As for references, only refer to past books when it's absolutely necessary to know. You wouldn't want to recap backstory twice in one series. So you have to ascertain which information is necessary to mention from previous books in order to understand the plot/characters at later points in the story.

    Good luck :)

  • 9 years ago

    Hey :)

    Well I have to admit, I'm not really a fantasy reader, but just hope my answer is still valid! I've read a few books that I didn't realise were part of a series until I finished it, sounds silly, but when I come across a book I think is good, I just pick it up and read it without even glancing at the blurb.

    But if you say the books are labelled, then yes, I would begin reading from the first book - I think most reader will for the reason that they will already fear that there may be stuff in there and they will not understand if they haven't read the books prior to say, book 3, which is even more true for fantasy worlds, because there's usually a lot of explanation of new worlds, magic and characters.

    I do, however, agree with your critique group. Assuming 80% of people will read from the start, you won't want to give the chance for the other 20% to feel confused. If there's something significant they need to know to understand the story, then just summarise it in a paragraph, it also provides as a reminder to readers who read your last book a year ago. It's a win-win if anything :)

    Hope that helps

    ~ JLT

  • Anonymous
    9 years ago

    I just encountered this in the worst way. I actually did not realize the book was part of a series. Halfway through I realized they were referring to things far too often to have never covered them before, and sure enough I was reading book 7. The FINAL book in the series.

    I opted to finish it and then backtrack to book 1. It worked in this case because each book was a stand-alone story with the same group of characters, each book devoted to a different main character.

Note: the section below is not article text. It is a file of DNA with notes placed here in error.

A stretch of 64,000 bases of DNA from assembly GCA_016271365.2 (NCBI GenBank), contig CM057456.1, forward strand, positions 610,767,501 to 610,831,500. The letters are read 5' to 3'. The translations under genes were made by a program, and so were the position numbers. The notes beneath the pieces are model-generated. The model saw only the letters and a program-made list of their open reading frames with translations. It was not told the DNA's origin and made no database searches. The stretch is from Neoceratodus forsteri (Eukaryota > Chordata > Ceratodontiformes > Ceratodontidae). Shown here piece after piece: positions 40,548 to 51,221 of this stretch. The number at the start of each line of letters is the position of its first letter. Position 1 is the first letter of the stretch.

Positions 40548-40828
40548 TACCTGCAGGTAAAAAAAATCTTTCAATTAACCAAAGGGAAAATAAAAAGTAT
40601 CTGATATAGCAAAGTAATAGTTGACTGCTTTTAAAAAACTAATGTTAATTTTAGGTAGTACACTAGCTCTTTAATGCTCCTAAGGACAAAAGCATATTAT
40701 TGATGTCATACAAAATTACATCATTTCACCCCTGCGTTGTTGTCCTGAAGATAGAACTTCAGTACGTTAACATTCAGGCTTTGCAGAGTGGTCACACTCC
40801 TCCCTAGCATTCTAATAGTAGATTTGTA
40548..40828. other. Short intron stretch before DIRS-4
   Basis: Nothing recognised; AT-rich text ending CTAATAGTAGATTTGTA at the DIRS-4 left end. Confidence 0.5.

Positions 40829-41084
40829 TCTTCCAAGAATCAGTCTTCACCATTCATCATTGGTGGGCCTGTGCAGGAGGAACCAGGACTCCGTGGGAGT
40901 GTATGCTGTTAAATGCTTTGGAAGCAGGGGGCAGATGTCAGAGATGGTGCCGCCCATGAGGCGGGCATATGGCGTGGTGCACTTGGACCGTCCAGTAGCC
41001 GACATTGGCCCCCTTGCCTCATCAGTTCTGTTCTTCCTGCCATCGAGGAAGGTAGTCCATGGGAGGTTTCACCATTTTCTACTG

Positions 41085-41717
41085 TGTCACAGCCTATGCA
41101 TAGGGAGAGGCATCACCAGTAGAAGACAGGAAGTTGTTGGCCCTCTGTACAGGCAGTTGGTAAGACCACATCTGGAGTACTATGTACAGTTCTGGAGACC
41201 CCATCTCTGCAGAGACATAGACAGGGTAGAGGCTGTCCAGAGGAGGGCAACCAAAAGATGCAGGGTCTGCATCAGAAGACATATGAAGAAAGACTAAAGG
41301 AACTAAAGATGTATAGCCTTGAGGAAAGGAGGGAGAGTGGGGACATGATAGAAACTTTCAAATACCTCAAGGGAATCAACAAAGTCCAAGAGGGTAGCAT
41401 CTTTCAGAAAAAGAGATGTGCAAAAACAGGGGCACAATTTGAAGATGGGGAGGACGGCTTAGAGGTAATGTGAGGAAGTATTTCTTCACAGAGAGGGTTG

Typically I would never do that. I highly recommend asking your group to locate the first book in the series, perhaps at the library, and start there.

    If they want to continue reading book 3, it's important to bring them up to speed. Without the knowledge of the previous books, their experience reading book 3 will be different than those who have read it.

    However, it might make for an interesting discussion group...

  • 9 years ago

    I personally think that reading a book in the middle of the series is a bad way to start if you think that the series will be a good read. I have done that before though when I received the fifth book of the series when I still needed the previous books from 2-4. It was very confusing and still I think I'm missing some parts.

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  • 9 years ago

    Oh, I've had this experience before with a certain vampire series. I bought the third book of a six book series and understood the story, but what mainly made me want to buy the first two books was the lack of feeling I had yet for the characters. The story, the plot, and even the world of the series were executed nicely enough in the third book, but I just couldn't get the characters "emotionally". You know, like, by their explanations I'd gathered the adventures they had in the first two books, but without actually experiencing it the consequences that unfolded in the third book was just a bit "bleh".

    So anyway, I would go ahead and finish the book I bought, and THEN, if the story really does grip me, read the first two.

  • Anonymous
    9 years ago

    I like to start from book 1 of any series but i have mistakenly jumped in without knowing (I did this with Millenium actually and had to stop and go to book 1).